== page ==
Monmouth / About the College / News / Full Story

Learning to learn: Olszewski has transformed at MC

Barry McNamara
04/18/2013
As Monmouth College junior Mike Olszewski answered questions during an interview for his “Learning to Learn” profile, he came across as articulate, confident and professional.
 
That’s a far cry, he said, from his first days on campus.
 
“I was a long-haired, shy freshman,” said the product of Cary-Grove High School. “I had no idea what the future had in store for me. I was just trying out this new thing called ‘college.’ It’s been scary at times, but it’s been a thrill. College has helped me become mature and organized – I’ve become an adult. I can see my future ahead of me, and I’m grasping it.”
 
That grasp is thanks in part to a decision he made early on.
 
“I wanted to become an art teacher,” he said of his initial plans. “(Communication studies professor) Trudi Peterson got me to switch. I really enjoyed her ‘Interpersonal Communication’ class.”
 
Olszewski said he loves that he is working with trained professionals in the communication studies department, such as Joe Angotti, former executive producer of NBC Nightly News.
 
“I’ve learned as much as I can from each and every one of them, and I have a great rapport with them, both in class or just talking to them,” he said.
 
His goal is to get into broadcast news and reporting. He will be a video production intern this summer at D. Hudson Productions in Elgin, a creative marketing and advertising firm, soaking up the business while assisting in a variety of ways. He was also promoted at his job at Cary Country Club, where he will be in charge of advertising and social media this summer.
 
When asked about other courses in the department, Olszewski recalled “Communication Criticism,” taught by Kate Zittlow Rogness.
 
“There was a lot of discussion and applying and analyzing various critical perspectives and methods,” he said.
 
For the course, he wrote a 25-page paper titled “The Narrative Paradigm: The Rolling Stones ‘You Can’t Always Get What You Want’ – A Strategic Rhetoric of Whiteness.” The paper was accepted by the Undergraduate Communication Research Conference in St. Paul, Minn., where Olszewski will present his analysis on April 26.
 
Olszewski also enjoyed “Multi-Media Production” and his classes in journalism.
 
“I’m not as bad of a writer as I thought I was,” he said, crediting Angotti for getting him out of his comfort zone, so much so, in fact, that he will be the sports editor of The Courier, MC’s student newspaper, next fall.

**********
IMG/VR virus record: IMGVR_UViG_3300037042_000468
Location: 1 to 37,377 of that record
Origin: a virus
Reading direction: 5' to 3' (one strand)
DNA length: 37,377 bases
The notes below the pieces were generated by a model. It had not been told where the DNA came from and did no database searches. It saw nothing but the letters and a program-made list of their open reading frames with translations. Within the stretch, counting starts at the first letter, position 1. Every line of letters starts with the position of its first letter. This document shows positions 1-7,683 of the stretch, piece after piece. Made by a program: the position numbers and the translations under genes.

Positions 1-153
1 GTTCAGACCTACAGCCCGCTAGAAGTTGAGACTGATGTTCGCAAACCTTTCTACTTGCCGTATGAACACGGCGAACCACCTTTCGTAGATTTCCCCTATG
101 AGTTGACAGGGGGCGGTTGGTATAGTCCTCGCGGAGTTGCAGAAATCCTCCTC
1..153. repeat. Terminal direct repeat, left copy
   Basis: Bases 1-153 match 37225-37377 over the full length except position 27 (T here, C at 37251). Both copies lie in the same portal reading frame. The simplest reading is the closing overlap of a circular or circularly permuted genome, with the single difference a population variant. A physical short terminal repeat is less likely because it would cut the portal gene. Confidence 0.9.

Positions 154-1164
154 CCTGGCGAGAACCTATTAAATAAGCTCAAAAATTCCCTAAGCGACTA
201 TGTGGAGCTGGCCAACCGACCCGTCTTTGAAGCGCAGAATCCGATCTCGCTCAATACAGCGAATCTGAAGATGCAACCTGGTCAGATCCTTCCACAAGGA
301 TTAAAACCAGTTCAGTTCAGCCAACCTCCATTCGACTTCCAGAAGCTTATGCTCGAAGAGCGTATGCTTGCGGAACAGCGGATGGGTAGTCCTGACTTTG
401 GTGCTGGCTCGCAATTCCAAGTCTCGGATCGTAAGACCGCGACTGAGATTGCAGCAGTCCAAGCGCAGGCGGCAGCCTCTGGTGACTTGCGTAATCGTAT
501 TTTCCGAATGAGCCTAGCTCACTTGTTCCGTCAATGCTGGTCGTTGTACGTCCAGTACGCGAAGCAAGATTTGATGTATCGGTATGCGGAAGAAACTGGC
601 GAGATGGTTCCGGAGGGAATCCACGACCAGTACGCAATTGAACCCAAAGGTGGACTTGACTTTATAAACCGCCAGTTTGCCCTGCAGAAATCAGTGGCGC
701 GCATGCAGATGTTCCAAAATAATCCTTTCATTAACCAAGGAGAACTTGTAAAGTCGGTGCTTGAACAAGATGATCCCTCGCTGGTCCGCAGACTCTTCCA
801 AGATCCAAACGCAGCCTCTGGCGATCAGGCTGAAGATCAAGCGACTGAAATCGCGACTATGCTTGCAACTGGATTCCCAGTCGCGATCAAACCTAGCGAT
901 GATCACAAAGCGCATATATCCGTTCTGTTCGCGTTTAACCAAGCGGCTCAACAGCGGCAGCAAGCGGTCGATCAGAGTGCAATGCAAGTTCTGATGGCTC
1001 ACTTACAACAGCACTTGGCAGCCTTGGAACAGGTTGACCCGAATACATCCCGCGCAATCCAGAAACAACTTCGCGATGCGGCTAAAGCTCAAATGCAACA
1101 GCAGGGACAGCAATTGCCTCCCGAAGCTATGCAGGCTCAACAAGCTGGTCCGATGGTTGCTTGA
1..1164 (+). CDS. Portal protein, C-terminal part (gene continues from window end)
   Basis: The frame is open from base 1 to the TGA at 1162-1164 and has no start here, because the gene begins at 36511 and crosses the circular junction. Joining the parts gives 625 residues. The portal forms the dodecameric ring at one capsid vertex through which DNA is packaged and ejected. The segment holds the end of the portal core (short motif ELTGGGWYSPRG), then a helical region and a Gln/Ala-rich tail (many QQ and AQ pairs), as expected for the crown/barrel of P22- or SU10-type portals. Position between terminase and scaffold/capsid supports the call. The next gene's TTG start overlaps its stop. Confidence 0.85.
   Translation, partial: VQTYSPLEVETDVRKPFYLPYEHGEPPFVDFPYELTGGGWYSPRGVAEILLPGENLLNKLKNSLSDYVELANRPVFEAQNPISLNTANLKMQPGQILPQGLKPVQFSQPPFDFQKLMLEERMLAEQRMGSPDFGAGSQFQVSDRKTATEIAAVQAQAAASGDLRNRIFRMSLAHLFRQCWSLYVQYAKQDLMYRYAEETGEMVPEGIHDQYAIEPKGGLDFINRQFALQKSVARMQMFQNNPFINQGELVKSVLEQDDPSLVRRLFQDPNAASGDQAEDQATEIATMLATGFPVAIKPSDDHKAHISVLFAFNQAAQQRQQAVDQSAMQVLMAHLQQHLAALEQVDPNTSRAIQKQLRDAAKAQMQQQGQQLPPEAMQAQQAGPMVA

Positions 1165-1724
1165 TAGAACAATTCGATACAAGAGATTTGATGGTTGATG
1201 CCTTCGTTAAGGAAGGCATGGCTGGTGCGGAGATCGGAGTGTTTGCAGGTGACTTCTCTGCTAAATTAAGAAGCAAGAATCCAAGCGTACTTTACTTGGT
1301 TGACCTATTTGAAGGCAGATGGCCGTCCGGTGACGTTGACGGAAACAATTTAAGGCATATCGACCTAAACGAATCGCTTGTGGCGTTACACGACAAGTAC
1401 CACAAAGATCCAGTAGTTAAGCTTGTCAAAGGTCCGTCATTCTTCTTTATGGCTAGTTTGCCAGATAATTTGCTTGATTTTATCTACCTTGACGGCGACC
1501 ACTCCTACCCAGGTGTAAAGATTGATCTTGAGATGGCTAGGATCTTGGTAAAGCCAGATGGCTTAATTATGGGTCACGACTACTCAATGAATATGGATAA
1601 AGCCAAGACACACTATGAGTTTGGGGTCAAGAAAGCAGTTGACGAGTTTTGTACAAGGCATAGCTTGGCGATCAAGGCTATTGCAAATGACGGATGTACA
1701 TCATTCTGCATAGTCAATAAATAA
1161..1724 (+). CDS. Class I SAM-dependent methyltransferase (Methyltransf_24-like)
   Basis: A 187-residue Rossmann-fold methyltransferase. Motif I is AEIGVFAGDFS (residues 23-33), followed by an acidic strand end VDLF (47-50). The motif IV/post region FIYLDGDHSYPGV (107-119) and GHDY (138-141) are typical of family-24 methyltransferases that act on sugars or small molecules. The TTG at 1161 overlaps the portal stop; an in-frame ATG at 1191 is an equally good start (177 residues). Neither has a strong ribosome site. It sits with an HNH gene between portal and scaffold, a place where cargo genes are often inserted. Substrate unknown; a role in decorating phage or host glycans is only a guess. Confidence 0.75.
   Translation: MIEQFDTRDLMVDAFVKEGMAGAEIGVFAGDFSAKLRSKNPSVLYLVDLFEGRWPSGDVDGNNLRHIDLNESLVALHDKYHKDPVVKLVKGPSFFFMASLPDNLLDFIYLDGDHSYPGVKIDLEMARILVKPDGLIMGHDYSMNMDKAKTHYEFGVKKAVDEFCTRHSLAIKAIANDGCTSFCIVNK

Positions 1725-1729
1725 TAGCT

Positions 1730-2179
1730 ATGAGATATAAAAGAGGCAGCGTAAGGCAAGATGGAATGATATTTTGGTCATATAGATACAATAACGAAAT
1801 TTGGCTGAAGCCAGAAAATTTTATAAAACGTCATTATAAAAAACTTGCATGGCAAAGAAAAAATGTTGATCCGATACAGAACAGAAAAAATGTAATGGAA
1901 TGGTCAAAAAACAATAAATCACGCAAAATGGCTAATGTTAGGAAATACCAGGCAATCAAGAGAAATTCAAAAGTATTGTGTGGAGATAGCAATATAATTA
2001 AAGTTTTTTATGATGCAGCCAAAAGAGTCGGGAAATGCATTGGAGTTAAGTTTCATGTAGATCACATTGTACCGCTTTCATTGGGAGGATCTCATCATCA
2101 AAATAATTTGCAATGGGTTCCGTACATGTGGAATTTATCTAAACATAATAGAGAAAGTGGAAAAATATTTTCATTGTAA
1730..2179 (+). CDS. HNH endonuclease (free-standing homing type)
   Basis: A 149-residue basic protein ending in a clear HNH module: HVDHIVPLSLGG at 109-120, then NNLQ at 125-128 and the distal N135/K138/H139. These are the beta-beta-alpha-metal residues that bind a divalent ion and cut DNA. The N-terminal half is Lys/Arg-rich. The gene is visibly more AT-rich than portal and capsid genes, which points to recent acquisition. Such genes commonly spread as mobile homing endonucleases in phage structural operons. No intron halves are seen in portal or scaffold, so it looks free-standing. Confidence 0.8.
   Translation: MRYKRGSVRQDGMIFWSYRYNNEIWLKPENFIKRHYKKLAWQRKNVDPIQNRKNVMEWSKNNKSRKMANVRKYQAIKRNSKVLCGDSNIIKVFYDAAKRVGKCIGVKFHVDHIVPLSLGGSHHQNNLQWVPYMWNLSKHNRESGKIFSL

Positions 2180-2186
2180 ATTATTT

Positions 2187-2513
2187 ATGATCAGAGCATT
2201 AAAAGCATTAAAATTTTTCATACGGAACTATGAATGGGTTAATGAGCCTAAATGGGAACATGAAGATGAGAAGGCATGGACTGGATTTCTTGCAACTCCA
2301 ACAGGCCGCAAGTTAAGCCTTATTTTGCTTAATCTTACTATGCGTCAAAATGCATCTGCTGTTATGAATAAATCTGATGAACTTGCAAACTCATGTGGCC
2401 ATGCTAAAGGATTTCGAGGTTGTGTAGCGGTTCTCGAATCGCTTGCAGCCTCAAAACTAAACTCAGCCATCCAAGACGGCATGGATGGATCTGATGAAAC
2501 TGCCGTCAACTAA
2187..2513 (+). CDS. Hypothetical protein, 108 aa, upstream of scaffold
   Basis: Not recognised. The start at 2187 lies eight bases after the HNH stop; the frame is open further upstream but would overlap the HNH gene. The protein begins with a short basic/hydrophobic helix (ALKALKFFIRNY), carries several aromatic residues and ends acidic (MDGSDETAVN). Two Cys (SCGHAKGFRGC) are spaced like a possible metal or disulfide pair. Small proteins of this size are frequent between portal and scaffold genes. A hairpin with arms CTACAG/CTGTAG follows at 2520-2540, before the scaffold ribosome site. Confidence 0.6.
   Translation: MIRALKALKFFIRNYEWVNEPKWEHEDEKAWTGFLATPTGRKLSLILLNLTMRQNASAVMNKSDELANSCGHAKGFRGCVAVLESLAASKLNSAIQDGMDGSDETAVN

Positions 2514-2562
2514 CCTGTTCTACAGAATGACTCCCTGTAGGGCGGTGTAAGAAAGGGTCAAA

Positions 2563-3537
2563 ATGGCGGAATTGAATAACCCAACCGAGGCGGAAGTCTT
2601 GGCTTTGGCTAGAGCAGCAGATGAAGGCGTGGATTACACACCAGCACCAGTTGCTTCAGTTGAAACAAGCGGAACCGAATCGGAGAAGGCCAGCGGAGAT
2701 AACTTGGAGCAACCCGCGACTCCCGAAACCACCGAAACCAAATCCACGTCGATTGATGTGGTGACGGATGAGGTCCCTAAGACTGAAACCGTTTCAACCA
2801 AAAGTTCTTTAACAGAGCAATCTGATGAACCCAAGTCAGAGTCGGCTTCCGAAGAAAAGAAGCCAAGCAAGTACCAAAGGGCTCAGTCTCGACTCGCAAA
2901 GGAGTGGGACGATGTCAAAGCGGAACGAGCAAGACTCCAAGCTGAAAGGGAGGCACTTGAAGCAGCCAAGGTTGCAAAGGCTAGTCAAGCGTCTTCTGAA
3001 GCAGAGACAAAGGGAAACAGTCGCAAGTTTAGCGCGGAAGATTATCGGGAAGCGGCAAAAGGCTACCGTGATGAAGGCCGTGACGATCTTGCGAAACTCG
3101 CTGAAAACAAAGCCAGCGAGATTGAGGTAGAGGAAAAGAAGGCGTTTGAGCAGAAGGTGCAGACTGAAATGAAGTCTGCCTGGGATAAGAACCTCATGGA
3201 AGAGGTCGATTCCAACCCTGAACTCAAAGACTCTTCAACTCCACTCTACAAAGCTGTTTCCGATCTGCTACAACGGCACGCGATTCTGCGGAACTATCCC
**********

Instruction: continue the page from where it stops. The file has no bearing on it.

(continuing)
His work in journalism, he said, has helped him with critical thinking by “asking questions of the people who are asking the questions.”
 
Olszewski still stays involved with art, adding it as a minor, along with journalism.
 
“Working in the art studio helps me get my mind away from stress,” he said.
 
So does his principal extracurricular activity – regularly competing among the top five members of the Fighting Scots men’s golf team.
 
Olszewski said the team’s goal is to win the Midwest Conference title and advance to the national championship meet.
 
“Individually, I would love to be the medalist at the conference tournament,” he added. “This group of guys means so much to me, and it would mean a lot to win the championship with them.”
 
That will be determined at the MWC meet May 2 – 4. Through April 15, Olszewski is fourth on the team this season with six scoring rounds. His scoring average is 81.3.
  
In addition to his major and his extracurricular activities, Olszewski said he appreciates being exposed to all that Monmouth has to offer academically.
 
“I enjoy the liberal arts exposure, the critical thinking, the well-rounded education,” he said. “I’m very, very interested in sustainable energy, so I really enjoyed my Global Perspectives class on the environment. I did a report on wind turbines for that class. My Reflections class was ‘Beyond Belief.’ The professor, Ken Cramer, did a good job of staying in the middle. He let us decide and weigh the arguments between science and religion. I never would have thought of taking a course like this when I went to college.”
 
That’s just one of the many transformations Olszewski has experienced in his first three years at Monmouth College.